Edited by Taomeow
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Posted (edited)

A lot of good points Taomeow, thanks for your analysis or take.

 

I agree about there being lots and lots of manmade (and household) risks. I worked around them at an industrial site for several decades and fortunately never got hurt badly, which is another major tangent off of "unnecessary" risks.  I would say that if one gets out in nature or the elements that there are still lots of risks or dangers that lots of people need to learn about.  For instance something as simple and painful as frostbite caused by not taking precautions to protect from it.  I've been in 50-70 below zero temps before where one better be very careful about exposure since at that temp. injury or death can occur very quickly!  Also if one takes a temp of say 20 degrees for granted that can do the same just over a longer time period.  I lived in an easy and moderate southern Calif. climate until I was 18, although we had the nearby ocean (where I spent a lot of time in various ways) to learn from when it came to elemental type challenges along with playing in and building forts and chasing lizards as boys tended to do in the once nearby canyons which are now mostly filled in for housing sub-divisions.  (with fewer places for kids to play or explore as you said)

 

The subject of innate competence via "evolutionary/genetic" imprint is a very interesting!  How much of that humans get or have compared to most animals would be or is a major study...humans are so helpless when young but are open and eager learners.

To see the world through your childs eyes is refreshing compared to us often taking things for granted as we get older!   

Edited by old3bob
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the term "adrenaline junkie" crossed my mind, hadn't heard the term spoken of for awhile...so in some cases there could be a chemical connection besides related phycological ones on the subject of dare-devils taking risks to point unnecessary danger... 

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Retro adrenaline junky ;

 

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for some reason, men did it in their underwear ;

 

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Posted (edited)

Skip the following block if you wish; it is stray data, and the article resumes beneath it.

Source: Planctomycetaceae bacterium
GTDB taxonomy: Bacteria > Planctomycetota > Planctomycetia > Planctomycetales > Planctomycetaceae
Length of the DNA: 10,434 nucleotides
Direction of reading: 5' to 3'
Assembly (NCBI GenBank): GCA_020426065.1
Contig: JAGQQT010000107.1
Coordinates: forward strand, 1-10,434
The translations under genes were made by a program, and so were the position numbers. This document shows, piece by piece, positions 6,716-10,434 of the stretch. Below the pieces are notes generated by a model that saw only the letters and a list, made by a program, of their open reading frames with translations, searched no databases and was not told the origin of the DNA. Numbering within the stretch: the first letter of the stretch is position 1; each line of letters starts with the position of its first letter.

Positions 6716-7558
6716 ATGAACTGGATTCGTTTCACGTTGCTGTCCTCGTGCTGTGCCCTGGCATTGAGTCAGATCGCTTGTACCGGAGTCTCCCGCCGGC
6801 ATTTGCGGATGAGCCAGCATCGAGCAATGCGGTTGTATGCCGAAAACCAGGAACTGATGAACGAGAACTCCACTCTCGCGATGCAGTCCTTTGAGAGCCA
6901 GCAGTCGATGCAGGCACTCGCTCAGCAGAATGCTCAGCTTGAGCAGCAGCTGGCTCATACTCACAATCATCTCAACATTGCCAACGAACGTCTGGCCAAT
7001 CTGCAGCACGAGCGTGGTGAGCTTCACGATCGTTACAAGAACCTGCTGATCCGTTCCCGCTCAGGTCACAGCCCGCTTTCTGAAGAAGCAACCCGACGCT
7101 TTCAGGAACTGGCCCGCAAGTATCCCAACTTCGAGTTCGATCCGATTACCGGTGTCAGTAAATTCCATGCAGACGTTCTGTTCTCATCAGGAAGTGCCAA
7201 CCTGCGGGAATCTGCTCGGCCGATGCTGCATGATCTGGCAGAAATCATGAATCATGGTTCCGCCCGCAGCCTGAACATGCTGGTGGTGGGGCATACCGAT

a calculated (fast and futuristic type of) risk that worked...(bicycle beats car)

 

Edited by old3bob

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^ I think his cap might blow off    :) 

 

....................

 

 

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Posted (edited)
17 hours ago, Nungali said:

^ I think his cap might blow off    :)   (I think he could put wings on that thing and fly a long ways B))

.

Is this a hydrogen or helium filled one?  (we know what happened to the hydrogen filled ones!)

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Edited by old3bob

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a long video of mechanical interest with some nice restoration techniques...

 

 

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Posted (edited)

(for those who missed out on the joys and pleasures of using dos commands...but don't try these at home without a book telling what they are for  - lol)

List of DOS commands

From Wikipedia, the free encyclopedia

This article presents a list of commands used by DOS operating systems, especially as used on x86-based IBM PC compatibles (PCs). Other DOS operating systems are not part of the scope of this list.

In DOS, many standard system commands were provided for common tasks such as listing files on a disk or moving files. Some commands were built into the command interpreter, others existed as external commands on disk. Over the several generations of DOS, commands were added for the additional functions of the operating system. In the current Microsoft Windows operating system, a text-mode command prompt window, cmd.exe, can still be used.

commands used at prompt
Edited by old3bob

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9448a16b44fb333bf6a8c3dc00a60f2f.jpg

 

 

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The Curta is a hand-held mechanical calculator designed by Curt Herzstark.[1] It is known for its extremely compact design: a small cylinder that fits in the palm of the hand. It was affectionately known as the "pepper grinder" or "peppermill" due to its shape and means of operation; its superficial resemblance to a certain type of hand grenade also earned it the nickname "math grenade".[2]

Curtas were considered the best portable calculators available until they were displaced by electronic calculators in the 1970

 

....  a small, but significant number of buyers returned their Curtas in pieces, having attempted to disassemble them. Reassembling the machine was more difficult, requiring intimate knowledge of the orientation of, and installation order for, each part and sub-assembly, plus special guides designed to hold the pieces in place during assembly. Also, many identical looking parts, each with slightly different dimensions, required test fitting and selection as well as special tools to adjust to design tolerances .

 

https://en.wikipedia.org/wiki/Curta

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Posted (edited)

never have seen one of those, interesting....

 

here is one using fingers and visualization at an astounding pace:

 

Edited by old3bob